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In a paper published this month in the journal Transactions on Graphics, Desbrun and his team describe the approach they take to model swirling fluids around and within solid objects such as a snow globe. The traditional approach would approximate the velocity of the liquid at various points in space and time and use this to approximate its motion along a circular path. But Desbrun’s equations model the actual circulation of the liquid, as if it were a property as fundamental as velocity.

To simulate the circulation of liquid, the researchers must capture the fundamental property of that circulation, called flux. Flux, or the amount of liquid that moves through a space at any given time, is captured by breaking the whirlpool into tiny pieces and determining the flow at each piece. These values are folded into the motion equation, allowing the liquid to flow more accurately.

So far, says Desbrun, the results are promising. This approach “has been shown to provide good statistical predictability … ensuring high visual quality.”

The research could be significant for the computer-graphics community, says Eva Kanso, professor of aerospace and mechanical engineering at the University of Southern California, in Los Angeles, who models fluids computationally. “Traditionally,” she says, “the trend was to use fast computation that is similar to reality but not based on real physics. It’s a big step for the computer-graphics community to look at physical laws and try to simulate them, especially now with a big demand on more-realistic animation.”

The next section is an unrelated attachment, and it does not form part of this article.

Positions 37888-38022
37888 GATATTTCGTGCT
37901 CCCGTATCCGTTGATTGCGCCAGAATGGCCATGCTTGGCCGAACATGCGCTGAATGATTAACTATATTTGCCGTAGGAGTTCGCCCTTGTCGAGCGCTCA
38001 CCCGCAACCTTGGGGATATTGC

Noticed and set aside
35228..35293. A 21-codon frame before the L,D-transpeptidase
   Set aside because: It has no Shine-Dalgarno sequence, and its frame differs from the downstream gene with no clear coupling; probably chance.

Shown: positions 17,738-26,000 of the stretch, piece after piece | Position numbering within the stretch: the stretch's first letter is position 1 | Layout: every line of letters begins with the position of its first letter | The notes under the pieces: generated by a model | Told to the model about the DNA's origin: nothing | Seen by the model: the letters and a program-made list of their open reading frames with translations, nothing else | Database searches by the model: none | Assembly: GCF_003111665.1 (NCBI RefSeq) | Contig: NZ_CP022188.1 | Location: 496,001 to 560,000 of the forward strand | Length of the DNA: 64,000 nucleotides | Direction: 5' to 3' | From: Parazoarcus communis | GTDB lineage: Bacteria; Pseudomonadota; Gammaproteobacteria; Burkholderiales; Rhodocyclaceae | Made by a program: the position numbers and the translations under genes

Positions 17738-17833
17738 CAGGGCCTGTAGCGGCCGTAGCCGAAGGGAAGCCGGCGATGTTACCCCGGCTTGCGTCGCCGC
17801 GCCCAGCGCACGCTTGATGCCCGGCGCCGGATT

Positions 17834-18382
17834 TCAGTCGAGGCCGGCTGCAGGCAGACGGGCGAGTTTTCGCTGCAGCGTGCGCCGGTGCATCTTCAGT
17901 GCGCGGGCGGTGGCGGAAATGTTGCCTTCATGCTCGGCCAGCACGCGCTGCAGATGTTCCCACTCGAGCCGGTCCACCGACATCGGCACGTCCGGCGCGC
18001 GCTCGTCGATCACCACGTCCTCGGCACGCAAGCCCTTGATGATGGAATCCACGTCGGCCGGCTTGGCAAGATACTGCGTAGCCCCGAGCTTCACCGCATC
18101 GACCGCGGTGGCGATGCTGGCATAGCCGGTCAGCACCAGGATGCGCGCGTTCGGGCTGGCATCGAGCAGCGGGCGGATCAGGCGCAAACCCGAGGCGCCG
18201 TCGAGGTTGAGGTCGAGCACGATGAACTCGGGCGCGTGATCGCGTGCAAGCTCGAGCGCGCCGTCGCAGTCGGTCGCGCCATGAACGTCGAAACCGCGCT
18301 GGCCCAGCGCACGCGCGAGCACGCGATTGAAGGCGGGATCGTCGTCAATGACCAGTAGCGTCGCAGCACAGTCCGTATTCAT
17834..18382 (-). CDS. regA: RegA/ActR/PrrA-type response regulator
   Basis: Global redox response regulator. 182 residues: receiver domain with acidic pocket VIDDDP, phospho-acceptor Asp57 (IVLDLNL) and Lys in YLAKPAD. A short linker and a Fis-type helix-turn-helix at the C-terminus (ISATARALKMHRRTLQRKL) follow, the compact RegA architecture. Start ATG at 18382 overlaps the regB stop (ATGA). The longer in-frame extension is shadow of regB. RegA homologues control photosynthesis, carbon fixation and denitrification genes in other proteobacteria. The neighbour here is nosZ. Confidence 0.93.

James O’Brien, professor of computer science at the University of California, Berkeley, says that if the traditional computational method and Desbrun’s method were to go head-to-head, there wouldn’t be much difference in the amount of time it takes to render an animation. However, he says, “the real point is getting better-looking results for the same amount of effort.”

Right now, says Desbrun, his new computation approach isn’t ready for prime time in the software found at animation studios, but colleagues at Columbia University are exploring the option. “We haven’t pushed our research to the point where we could help movie companies to add more control over the way fluid flows,” he says. But, he adds, if the equations are used in software, artists could, with the click of a button, easily modify special effects and animation far more accurately than they can today.

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Credit: Mathieu Desbrun, Applied Geometry Lab, Caltech

Tagged: Computing, animation

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